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Mortal Tennis
January 2004 Article

Contact Greg Moran

Mortal Tennis/Circle Game Archive

Get Greg Moran's book Tennis Beyond Big Shots at Amazon.com

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Mortal Tennis By Greg Moran


 

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I'm Back!

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Greg Moran

After a year off, I'm very excited to say that Tennis Server editor Cliff Kurtzman has been kind enough to allow me to resume writing for you. Since my last column, I've written a book (more about that in the future) and continued my love affair with tennis. I've read the latest books and articles, attended seminars and watched hundreds of teaching pros. All of which has led me to the following conclusion:

A vast majority of tennis instruction today is of little use to the recreational player.

A bold statement? Sure. An exaggeration? Probably, but it's my first column back and I want to grab your attention!

It seems we are offered an endless supply of information by tennis "experts" that teach us to play "Maximum Tennis," "Power Tennis," and even "Zen Tennis." We need this information, we're told, because tennis has changed and if we want to compete, we have to learn the "new" game.

We're given techniques and shortcuts with impressive sounding names: the Agassi forehand, the Sampras serve and the Serena smash. The shortcuts are certainly appealing in the "I want it now" society we live in and name association is, of course, seductive. Wouldn't we all like to hit the ball like the supermen and women who make their living swinging a racket?

So the average player takes to the court with his or her "new" stroke and proceeds to play worse than ever. This is because the techniques that are being touted are not applicable to your average tennis player.

Many of these authors and pros speak to their students from their ego. "I am (or was) a great player so I know what it takes to get there" is their standard line. They then proceed to show off their trophies or crank up a 120 mph serve as if to say, "See? Now pay your $$$ and listen to me." How ridiculous!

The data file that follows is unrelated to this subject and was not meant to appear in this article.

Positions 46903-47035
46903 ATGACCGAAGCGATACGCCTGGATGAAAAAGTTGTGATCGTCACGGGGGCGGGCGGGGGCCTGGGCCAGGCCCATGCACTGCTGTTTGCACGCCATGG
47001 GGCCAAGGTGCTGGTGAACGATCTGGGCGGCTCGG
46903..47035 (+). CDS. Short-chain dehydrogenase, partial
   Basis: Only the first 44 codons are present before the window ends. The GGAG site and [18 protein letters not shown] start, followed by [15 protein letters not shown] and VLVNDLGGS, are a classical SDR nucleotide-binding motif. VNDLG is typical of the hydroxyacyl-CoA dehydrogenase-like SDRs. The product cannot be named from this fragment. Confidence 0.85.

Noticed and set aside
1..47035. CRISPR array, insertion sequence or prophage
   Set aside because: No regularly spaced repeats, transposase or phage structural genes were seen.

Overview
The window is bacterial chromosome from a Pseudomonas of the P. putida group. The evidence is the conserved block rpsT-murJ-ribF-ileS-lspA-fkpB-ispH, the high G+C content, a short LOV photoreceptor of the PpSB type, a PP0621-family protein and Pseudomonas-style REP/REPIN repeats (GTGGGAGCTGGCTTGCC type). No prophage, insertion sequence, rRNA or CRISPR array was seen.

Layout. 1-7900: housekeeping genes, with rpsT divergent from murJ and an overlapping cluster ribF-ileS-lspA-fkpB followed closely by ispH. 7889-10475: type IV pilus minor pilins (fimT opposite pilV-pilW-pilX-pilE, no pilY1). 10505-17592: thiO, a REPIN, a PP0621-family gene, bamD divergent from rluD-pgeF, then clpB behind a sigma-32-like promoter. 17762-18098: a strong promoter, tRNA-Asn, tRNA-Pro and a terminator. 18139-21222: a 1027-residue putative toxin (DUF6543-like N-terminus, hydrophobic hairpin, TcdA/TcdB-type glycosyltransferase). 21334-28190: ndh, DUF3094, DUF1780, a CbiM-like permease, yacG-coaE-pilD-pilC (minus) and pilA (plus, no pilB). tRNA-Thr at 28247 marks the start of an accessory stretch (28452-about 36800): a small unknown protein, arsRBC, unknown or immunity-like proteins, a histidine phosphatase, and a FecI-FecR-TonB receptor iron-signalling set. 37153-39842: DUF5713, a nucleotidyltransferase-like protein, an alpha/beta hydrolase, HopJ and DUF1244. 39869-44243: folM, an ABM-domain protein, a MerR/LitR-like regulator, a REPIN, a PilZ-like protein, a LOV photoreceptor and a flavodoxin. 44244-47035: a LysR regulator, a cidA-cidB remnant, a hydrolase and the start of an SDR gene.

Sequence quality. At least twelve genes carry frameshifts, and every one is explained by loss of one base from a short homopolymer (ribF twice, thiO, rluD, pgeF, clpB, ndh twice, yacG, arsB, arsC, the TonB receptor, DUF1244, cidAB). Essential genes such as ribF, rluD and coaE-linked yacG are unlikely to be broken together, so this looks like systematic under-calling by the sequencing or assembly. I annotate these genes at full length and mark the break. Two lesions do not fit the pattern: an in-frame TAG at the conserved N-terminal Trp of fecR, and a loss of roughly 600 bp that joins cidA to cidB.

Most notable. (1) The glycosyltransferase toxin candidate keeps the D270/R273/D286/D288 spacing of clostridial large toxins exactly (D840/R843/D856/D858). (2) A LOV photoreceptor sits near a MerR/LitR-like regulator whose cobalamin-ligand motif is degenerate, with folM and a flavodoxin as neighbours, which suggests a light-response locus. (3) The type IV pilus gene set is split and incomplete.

While these approaches may be applicable to those few that will develop to the highest level of the game, many have forgotten what it's like for the average player who doesn't have the talent, time or desire to put in the tremendous amount of time and work required to become a high level player.

They've forgotten that some of us struggle to open a can of balls let alone hit a topspin forehand. They've taken for granted how difficult it is to learn control and consistency and to place our service toss in just the right spot.

They're too busy trying to teach the skills they think their students should have rather than the strokes and strategies they truly need to play an enjoyable brand of tennis at their level.

Tennis has not changed for the 99.9% of us that will never play at Wimbledon. It is not a high tech game and it is not a complicated game. Where is the information that will help the 40 year-old stockbroker who can only play on weekends or the mother of four who isn't interested in "competing" but just wants to play an enjoyable brand of tennis? Where are the tips that will help the "mortal" player? They'll be in this column.